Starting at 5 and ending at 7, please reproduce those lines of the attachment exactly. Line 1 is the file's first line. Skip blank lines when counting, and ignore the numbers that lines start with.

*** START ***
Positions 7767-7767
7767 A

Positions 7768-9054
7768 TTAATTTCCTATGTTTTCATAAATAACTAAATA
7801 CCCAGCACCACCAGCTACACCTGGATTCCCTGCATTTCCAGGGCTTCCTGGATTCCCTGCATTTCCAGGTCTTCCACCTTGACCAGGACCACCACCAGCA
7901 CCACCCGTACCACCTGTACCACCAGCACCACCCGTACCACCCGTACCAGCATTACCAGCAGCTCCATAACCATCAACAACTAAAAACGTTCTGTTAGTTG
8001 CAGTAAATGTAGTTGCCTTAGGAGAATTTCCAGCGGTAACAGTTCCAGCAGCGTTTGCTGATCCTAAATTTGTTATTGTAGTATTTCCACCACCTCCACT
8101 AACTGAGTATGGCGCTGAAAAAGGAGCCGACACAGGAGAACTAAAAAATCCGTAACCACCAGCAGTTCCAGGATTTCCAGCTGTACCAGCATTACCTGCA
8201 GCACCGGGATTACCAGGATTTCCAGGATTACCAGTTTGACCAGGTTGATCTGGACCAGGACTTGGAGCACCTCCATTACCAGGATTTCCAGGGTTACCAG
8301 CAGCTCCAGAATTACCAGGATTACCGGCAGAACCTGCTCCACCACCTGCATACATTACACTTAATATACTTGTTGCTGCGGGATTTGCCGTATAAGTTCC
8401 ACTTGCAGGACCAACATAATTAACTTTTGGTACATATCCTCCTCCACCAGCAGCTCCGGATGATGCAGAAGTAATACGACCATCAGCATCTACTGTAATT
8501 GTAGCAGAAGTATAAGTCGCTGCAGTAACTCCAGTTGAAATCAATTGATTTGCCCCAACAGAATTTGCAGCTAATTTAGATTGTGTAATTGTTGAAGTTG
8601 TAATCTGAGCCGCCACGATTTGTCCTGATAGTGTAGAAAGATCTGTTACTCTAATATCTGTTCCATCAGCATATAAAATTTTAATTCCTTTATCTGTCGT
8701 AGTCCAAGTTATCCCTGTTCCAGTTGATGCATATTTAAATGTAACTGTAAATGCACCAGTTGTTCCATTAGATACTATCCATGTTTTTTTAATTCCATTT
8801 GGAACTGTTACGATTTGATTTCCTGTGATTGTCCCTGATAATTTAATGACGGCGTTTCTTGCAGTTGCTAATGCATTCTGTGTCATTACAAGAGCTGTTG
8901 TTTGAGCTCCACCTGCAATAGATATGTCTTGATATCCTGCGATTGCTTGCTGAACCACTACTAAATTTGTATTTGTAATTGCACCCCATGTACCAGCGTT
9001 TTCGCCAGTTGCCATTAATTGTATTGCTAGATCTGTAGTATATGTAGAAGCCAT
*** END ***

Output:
7801 CCCAGCACCACCAGCTACACCTGGATTCCCTGCATTTCCAGGGCTTCCTGGATTCCCTGCATTTCCAGGTCTTCCACCTTGACCAGGACCACCACCAGCA
7901 CCACCCGTACCACCTGTACCACCAGCACCACCCGTACCACCCGTACCAGCATTACCAGCAGCTCCATAACCATCAACAACTAAAAACGTTCTGTTAGTTG
8001 CAGTAAATGTAGTTGCCTTAGGAGAATTTCCAGCGGTAACAGTTCCAGCAGCGTTTGCTGATCCTAAATTTGTTATTGTAGTATTTCCACCACCTCCACT